I’m prone to embarrassment. I can feel my face grow hot just remembering a time I called an acquaintance by the wrong name or walked around all day not knowing I had a conspicuous stain on my shirt. I’ve had to mute the TV when a character is about to humiliate themselves, because otherwise some kind of extreme embarrassment empathy takes over. I am not, however, embarrassed of my bookshelves, groaning under the weight of young adult books, even though a writer at Slate seems to think I should be. I am after all, an adult, and others might think I should be beyond reading the thoughts and dreams and hopes of teenagers.
There have been plenty of rebuttals to Ruth Graham’s piece calling for shame for those with mortgages and a copy of The Fault in Our Stars by their bed — indigent pieces written by adults who love and value YA and will keep reading it on public benches and the subway because they’re not ashamed of the wonderful books that happen to be written for teenagers.
Young adult literature is hard to describe. The protagonists are teens, mostly in high school, though recent YA hit Fangirl by Rainbow Rowell proves they can be in college too. There’s YA fantasy and sci-fi, historical and contemporary, novels written in verse, in letters, with humor and with gravity. The one thing that ties them together is a feeling of hopefulness. When you finish the last page of a YA book, no matter how tragic, there’s almost always a feeling things could get better for the characters you’ve come to love.
I love books, and I look for a lot of things when I read. I want to laugh. I want to learn about people and cultures I’ve never experienced in real life. I want beautiful language, metaphors and similes and literary allusions. I’ve gotten all of that from young adult literature.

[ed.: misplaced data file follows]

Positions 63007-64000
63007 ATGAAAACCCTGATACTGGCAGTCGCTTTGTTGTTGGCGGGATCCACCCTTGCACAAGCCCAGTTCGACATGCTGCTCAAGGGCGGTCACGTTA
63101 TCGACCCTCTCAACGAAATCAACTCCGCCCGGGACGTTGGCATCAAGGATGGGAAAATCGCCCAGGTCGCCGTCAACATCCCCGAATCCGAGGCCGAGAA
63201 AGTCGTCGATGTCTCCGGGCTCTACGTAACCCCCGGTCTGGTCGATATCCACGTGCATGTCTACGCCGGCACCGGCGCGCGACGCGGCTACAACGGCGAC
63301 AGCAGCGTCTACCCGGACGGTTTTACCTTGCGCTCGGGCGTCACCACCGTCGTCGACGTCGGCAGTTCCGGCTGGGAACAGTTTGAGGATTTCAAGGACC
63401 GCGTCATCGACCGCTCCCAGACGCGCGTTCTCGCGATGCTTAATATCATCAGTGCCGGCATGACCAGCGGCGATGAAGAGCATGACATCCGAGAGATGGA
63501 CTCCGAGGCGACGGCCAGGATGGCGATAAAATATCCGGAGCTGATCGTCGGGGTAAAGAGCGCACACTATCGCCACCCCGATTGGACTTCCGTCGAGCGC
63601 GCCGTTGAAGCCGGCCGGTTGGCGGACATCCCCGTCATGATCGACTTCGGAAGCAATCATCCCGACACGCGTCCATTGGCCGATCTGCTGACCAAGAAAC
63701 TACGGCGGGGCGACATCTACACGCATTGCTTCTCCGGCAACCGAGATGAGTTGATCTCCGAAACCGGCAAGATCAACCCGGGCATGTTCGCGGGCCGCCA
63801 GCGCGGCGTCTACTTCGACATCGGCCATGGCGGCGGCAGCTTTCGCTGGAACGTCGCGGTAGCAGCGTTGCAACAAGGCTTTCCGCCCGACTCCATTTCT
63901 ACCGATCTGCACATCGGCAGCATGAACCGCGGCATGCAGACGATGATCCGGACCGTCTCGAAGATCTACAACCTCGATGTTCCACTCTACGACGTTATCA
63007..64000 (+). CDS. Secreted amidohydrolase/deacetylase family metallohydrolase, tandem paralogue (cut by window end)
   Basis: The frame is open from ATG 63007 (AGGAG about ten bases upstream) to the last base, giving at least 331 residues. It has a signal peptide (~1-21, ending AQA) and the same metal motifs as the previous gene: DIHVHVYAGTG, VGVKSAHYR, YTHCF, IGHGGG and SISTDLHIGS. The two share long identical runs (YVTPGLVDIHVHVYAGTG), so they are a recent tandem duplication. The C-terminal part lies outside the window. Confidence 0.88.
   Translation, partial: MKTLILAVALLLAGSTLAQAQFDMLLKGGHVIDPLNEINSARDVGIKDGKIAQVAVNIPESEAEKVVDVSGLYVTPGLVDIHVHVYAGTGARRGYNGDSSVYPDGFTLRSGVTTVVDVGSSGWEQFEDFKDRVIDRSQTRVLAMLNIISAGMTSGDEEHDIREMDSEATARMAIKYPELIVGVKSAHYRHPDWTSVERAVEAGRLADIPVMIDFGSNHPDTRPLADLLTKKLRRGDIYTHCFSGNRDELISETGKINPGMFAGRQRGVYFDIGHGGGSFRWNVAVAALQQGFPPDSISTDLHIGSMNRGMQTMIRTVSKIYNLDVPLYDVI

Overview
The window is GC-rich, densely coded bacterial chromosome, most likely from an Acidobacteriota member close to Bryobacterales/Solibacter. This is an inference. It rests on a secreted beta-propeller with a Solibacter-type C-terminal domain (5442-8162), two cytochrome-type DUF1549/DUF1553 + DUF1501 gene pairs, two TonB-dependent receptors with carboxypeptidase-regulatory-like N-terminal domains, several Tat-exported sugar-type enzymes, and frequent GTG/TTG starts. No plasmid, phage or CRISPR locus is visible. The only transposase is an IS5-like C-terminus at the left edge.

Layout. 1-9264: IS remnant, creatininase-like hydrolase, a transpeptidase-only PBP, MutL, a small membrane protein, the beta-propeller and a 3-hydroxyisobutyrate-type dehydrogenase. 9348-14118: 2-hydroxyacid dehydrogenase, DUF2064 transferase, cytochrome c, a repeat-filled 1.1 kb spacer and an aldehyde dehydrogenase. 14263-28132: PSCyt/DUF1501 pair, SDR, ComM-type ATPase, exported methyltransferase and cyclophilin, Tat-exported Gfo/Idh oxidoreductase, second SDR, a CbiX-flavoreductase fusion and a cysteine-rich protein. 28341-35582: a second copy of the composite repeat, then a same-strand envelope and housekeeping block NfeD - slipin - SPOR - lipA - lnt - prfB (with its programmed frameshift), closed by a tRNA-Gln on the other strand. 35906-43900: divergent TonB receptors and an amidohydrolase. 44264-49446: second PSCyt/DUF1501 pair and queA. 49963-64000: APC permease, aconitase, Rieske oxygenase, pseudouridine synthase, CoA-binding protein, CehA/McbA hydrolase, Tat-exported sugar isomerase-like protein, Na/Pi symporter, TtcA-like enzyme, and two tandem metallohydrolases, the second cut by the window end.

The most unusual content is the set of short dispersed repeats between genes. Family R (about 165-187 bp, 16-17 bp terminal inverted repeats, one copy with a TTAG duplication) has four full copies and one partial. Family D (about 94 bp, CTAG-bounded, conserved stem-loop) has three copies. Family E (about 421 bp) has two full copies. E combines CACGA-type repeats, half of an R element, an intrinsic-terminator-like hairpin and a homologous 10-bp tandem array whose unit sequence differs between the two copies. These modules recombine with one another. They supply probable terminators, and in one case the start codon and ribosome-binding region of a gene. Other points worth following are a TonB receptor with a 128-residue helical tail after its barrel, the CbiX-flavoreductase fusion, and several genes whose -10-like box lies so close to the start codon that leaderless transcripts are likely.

Last week We Were Liars by E. Lockhart entered the top ten on the New York Times young adult bestseller list. Written by an award-winning author educated at Columbia and Vassar, the novel is beautifully written with a shocking twist ending that will leave readers in tears. It joins Eleanor and Park, a love story that should speak to someone of any age, Thirteen Reasons Why, a painful mystery about a girl who took her own life, and Miss Peregrine’s Home for Peculiar Children, a wonderful mix of historical fiction and fantasy. And anyone of any age who dismisses them because of where they’re featured in the bookstore or library is just missing out.
There are a lot of things created for young people enjoyed by adults. Pixar films. Popsicles. And there are plenty of genres with walls built around them by people who deem them less literary than the prestige novel. Lovers of romance novels and serial mysteries have had book snobs sneer at them long before essays against YA were being written. But they still pick up their favorite titles.
Graham wants adults to leave YA behind so they can have more time for strictly adult lit saying, “Life is so short, and the list of truly great books for adults is so long.” She’s right. You could say time I spend with the works of Laurie Halse Anderson and Libba Bray is time I don’t spend with Jane Austen or Flannery O’Connor. But I don’t regret any of the hours I have spent, as an adult, reading young adult.